A77: why long lenses seem to be so out resolved?

Started Feb 15, 2014 | Discussions thread
VirtualMirage Veteran Member • Posts: 3,956
Re: A77: why long lenses seem to be so out resolved?

I hate to say you are looking at it the wrong way, but you are.

You are claiming that long lenses on the A77 get out resolved when comparing to similar resolution sensors the competition uses, yet you are comparing different lenses. Apples and Oranges.

We will never know how a Sony 70-200 or 70-400 would perform on a Nikon or Canon, so you can't claim the issue is with the A77.  When you put the same lens on the lower resolution sensors, you don't see a dramatic increase in performance.  At best you will see equal performance and at worst poorer performance.  When a lower resolution sensor score the same with a lens as a higher resolution sensor, then you can conclude that the sensor is out resolving the lens and the lens is at its limitation.

You will be better off comparing the same lens across all sensors to get a better idea as to what to expect.  Unfortunately, it doesn't seem DxO accounts for possible poor manufacturing tolerances on lenses (a goody copy versus a bad copy).  One example of this is comparing the Sigma 24-70 across the Sony, Nikon, and Canon.  The Sony performs poorly compared to how it performs on Nikon and Canon, yet all three are identical lenses in design (same optical formula).  At the very least, you should see similar optical characteristics despite higher or lower resolutions.  An example would be corner sharpness and the transition from center to corner sharpness.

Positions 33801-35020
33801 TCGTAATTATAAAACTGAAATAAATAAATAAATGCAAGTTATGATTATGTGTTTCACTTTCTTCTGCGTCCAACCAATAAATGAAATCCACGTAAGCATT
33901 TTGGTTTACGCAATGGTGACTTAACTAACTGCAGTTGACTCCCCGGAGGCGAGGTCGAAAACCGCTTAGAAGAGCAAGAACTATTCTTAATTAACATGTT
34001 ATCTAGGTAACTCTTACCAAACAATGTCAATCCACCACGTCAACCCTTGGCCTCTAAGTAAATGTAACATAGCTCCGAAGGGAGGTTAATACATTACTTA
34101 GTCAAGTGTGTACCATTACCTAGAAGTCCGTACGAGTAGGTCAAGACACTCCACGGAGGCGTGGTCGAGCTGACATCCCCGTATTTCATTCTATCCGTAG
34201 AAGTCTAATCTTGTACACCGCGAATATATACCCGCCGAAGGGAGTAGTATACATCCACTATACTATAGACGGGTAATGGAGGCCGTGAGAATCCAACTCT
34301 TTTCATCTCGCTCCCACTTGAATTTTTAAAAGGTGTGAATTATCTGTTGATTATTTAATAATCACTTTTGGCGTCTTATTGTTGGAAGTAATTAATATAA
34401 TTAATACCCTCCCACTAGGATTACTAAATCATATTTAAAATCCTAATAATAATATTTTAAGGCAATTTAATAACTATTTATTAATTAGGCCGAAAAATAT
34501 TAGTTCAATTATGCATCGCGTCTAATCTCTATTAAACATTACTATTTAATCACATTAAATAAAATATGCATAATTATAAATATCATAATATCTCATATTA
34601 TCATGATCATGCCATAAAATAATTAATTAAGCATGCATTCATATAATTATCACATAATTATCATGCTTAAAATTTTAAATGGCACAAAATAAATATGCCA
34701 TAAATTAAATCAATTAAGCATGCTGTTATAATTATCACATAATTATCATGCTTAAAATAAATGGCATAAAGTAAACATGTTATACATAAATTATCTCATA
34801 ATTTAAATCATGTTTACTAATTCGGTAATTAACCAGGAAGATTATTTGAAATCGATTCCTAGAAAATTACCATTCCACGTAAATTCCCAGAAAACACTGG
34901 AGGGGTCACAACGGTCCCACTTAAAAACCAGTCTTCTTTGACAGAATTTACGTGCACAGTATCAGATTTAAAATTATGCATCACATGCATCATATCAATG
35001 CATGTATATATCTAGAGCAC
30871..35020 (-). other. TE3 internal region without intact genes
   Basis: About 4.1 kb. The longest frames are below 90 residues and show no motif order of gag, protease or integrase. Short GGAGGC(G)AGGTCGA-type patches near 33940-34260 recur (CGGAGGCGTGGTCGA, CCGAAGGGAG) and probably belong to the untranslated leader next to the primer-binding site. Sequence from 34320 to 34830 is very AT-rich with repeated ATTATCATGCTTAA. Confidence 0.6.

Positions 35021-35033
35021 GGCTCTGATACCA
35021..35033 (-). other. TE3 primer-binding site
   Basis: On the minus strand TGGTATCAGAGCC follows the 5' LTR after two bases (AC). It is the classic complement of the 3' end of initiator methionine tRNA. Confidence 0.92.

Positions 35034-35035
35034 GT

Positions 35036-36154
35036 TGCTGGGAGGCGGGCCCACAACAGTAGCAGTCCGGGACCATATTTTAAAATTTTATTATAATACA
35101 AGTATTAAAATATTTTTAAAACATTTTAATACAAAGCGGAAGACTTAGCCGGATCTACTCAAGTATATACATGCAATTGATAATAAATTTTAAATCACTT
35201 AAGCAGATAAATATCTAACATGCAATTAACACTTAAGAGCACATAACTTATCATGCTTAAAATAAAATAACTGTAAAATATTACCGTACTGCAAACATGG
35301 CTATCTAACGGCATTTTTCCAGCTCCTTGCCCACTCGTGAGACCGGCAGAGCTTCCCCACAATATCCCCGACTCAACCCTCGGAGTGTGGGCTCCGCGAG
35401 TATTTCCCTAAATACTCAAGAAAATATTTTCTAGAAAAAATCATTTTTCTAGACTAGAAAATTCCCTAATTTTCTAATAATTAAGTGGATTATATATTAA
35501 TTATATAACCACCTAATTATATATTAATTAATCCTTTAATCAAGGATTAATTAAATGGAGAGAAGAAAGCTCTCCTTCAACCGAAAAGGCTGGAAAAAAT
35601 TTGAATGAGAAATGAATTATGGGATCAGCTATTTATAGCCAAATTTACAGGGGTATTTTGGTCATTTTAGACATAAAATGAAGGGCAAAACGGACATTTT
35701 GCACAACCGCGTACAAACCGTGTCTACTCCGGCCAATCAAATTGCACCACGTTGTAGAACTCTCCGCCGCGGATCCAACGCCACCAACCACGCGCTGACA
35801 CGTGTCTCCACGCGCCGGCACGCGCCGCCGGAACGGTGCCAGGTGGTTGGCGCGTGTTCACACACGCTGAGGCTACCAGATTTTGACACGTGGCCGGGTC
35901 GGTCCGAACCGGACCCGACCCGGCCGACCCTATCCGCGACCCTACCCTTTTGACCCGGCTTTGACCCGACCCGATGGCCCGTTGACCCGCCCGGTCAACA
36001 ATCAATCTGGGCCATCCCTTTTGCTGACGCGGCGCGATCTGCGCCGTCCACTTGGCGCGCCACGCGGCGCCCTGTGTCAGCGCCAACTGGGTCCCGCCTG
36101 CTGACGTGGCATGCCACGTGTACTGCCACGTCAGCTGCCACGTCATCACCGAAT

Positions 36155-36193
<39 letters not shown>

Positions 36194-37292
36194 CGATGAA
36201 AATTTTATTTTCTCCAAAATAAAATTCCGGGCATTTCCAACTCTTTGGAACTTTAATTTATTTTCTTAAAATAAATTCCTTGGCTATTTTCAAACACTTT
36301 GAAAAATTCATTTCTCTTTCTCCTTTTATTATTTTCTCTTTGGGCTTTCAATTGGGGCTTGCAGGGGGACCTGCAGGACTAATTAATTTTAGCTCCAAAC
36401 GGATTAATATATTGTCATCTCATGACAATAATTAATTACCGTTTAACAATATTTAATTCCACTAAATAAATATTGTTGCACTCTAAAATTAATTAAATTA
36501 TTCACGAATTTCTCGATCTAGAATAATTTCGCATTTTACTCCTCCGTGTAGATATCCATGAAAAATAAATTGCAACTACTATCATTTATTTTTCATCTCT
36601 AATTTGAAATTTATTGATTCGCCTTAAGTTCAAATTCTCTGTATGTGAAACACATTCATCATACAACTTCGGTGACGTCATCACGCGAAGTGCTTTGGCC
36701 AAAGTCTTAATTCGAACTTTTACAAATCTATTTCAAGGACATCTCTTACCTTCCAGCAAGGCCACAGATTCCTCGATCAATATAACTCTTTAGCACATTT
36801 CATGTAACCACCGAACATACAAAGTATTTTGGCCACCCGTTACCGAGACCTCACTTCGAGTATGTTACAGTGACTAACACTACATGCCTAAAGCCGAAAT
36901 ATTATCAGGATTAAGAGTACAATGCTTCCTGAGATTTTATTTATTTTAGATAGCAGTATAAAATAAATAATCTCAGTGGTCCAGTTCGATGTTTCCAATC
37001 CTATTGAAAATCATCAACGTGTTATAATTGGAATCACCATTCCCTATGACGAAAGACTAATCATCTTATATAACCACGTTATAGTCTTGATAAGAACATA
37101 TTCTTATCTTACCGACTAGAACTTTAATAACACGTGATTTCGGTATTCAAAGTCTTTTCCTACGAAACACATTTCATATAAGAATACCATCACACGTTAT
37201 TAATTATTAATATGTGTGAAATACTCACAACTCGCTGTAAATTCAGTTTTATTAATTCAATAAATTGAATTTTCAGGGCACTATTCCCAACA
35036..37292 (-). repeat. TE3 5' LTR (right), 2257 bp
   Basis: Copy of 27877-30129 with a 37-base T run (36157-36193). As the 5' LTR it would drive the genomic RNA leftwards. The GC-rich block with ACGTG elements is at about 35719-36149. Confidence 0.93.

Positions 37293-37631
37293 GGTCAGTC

The Nikon and Sony sensors share the same crop, thus use the same portion of the lens, so they should exhibit similar characteristics.  When compared wide open, they don't in this respect.  The Canon is a tighter crop and users a smaller portion of the lens, 1.6x versus 1.5x.  So its characteristics should look like a slightly magnified version of the Nikon and Sony charts.  While it, too, varies a bit, it at least looks more similar to the Nikon in characteristics than the Sony does.  From all three, you could assume that the Nikon was using the best copy of the lens of the three, with the Canon taking a close second, and the Sony a distant third.  Even the vignetting isn't the same.  This is a sign that a copy that wasn't calibrated very well was used.

So to wrap it up, take the numbers with a grain of salt (especially when comparing different brands of lenses).  Manufacturing tolerances and the quality of the copy chosen can have an affect too.


I would like to add that the Sony 70-400 doesn't perform as bad as you think against the competition.  The Nikon 80-400 scores about the same as it does.  Same goes for Canon's closest competing lens, the 100-400.

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